They met over food, work with food and socialize around food. So when Sarasota chef Paul Mattison and Sheryl Vieiria began remodeling the house they recently purchased near the Siesta Key bridge, the kitchen naturally became the focal point. With soft lighting, state-of-the art conveniences and gleaming hardwood floors, the couple has created a space that's as perfect for unwinding over an intimate bottle of wine as it is for filming Mattison's popular television cooking show, "What's Cooking with Chef Paul."
Space-lots of it-was an important consideration. Mattison, who founded Sarasota Bread Co and co-owns and operates Mattison's: An American Bistro in St. Petersburg, is the one who cooks for a living, but Vieiria, a marketing whiz who numbers the chef among her clients, also enjoys whipping up delectable sauces for the fish and pastas she loves. And she makes a mean French toast on Sunday mornings. So having an area where both (who get along so well that they even share a home office) could cook was important. Because the couple entertains frequently, it was important to them to have a large, open area where friends and family can gather.
"Everyone ends up in the kitchen, anyway," Mattison says with a smile.
When they bought the house, the kitchen was smack in the middle of the honeycomb of little rooms that comprised the 1955 structure. "It was silly," Mattison says. So, with the help of Dave Platt of D.R. Platt Construction, they broke down the walls, turning a dining room, living room and two bedrooms into a kitchen and breakfast nook that occupies one end of the L-shaped house and overlooks the pool and garden through huge windows and French doors.
The gas range, grill and a prep sink are on the massive five-by-10-foot island, facing the living room, lanai and pool. This makes it easier to film Mattison's cooking show as well as to carry on conversations with guests. Actually, the couple toyed with the idea of including a piano in the design and bringing the concept of a piano bar into their kitchen, but when that proved logistically impossible, they decided that gathering around a bubbling pot of something would work just as well.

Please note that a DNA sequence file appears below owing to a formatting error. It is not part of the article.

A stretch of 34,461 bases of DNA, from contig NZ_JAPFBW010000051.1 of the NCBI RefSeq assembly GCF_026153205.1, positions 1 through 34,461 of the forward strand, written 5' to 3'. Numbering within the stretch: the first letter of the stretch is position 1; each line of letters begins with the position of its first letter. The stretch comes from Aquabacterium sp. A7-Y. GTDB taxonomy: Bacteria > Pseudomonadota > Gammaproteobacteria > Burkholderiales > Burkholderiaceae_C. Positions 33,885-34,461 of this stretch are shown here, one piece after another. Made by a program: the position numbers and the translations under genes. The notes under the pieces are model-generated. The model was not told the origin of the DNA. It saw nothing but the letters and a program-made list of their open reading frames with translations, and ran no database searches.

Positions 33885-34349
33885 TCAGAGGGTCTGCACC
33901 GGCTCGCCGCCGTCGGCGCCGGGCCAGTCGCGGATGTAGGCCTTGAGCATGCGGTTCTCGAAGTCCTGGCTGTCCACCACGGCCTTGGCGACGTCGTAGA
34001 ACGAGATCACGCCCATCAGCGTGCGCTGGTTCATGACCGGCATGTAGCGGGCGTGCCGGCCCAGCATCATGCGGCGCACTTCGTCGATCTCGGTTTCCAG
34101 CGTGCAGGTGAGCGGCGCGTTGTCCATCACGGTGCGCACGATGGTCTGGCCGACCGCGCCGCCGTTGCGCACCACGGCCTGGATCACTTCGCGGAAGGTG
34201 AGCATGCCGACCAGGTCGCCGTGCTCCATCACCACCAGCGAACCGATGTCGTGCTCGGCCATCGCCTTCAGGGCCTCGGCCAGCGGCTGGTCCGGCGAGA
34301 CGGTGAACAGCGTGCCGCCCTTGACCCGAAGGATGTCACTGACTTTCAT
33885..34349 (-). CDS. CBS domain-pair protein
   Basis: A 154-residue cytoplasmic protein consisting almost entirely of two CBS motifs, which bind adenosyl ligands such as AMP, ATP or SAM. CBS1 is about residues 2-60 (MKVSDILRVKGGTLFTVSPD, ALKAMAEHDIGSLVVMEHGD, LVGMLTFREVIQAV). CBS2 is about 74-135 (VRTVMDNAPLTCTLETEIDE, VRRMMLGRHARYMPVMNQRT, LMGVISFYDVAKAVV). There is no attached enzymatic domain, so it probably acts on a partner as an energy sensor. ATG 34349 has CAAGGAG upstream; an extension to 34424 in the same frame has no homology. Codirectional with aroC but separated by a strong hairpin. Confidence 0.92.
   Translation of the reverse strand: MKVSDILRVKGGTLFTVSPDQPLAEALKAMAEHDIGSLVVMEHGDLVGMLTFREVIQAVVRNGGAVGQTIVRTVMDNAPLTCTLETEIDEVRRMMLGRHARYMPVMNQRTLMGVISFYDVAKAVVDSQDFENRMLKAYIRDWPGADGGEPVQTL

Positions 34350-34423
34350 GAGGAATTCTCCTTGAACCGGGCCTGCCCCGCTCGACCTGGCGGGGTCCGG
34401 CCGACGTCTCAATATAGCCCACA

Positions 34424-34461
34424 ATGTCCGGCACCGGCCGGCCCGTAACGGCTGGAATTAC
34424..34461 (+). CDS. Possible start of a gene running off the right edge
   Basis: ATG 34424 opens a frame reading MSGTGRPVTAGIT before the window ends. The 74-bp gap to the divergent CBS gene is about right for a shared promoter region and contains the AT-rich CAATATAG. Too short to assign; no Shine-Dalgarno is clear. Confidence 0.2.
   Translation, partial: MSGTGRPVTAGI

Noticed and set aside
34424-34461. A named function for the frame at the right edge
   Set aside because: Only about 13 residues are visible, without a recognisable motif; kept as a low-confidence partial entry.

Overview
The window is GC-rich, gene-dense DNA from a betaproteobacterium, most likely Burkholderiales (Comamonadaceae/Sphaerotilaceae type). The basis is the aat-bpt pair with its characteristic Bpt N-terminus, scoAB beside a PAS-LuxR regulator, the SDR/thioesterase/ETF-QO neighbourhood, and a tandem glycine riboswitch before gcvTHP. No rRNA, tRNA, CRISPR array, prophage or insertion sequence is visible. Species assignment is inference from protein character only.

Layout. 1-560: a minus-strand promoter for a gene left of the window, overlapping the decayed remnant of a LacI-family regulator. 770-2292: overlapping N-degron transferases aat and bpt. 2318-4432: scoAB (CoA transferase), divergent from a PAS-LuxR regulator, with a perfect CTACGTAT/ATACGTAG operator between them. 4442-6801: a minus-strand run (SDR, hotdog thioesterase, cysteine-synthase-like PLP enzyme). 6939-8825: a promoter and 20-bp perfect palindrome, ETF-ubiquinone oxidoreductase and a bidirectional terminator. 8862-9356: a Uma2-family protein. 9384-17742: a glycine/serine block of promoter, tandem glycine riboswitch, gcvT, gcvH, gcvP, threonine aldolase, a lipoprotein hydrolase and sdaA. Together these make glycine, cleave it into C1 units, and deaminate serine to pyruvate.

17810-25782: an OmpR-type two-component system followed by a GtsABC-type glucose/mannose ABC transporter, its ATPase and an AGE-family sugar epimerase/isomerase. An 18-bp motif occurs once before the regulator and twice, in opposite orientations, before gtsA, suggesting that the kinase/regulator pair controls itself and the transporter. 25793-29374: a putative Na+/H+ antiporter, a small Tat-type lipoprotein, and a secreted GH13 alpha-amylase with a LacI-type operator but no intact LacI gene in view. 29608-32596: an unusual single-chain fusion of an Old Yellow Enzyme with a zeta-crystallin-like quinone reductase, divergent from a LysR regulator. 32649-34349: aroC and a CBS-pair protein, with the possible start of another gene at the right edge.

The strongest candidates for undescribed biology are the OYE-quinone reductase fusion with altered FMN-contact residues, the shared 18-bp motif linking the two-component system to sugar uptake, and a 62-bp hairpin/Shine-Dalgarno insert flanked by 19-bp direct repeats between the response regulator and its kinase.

Lou Pompei of Designer Marble and Granite fitted the island and countertops, both granite with numerous shelves and cupboards for easy access to Mattison's tools; one pull-out cabinet contains the trashcan, and a circular opening cleverly hidden by a decorative plate means you can slide things into the trash without having to open the cabinet. A narrow cabinet is fitted with a rack for cutting boards.
Mattison's grandmother was Italian, and he takes cooking groups to Tuscany each year, so he wanted to infuse some Old -World charm into his home kitchen. Faux finishing in cream and bronze by Sabrina Harris, owner of Art & Whimsy, textured walls, rounded moldings and honey-golden hardwood floors lend a European ambience to the area. Stainless-steel appliances from Mullets Appliance-refrigerator with wide rather than deep shelves, oven and separate beverage cooler in the aquarium-decorated bar area-are discreetly tucked into Greg Giradini's mahogany-stained woodwork, and a 12-shelf rack holds the couple's wine selections. Eventually, the rack will move into its own home inside the thyme-colored pantry, which Mattison plans to install with cooling features to create a wine cellar.
"It's got flow, it's got energy, it's got warmth," Mattison says, perched on a chair in the breakfast nook. "And it's designed to entertain."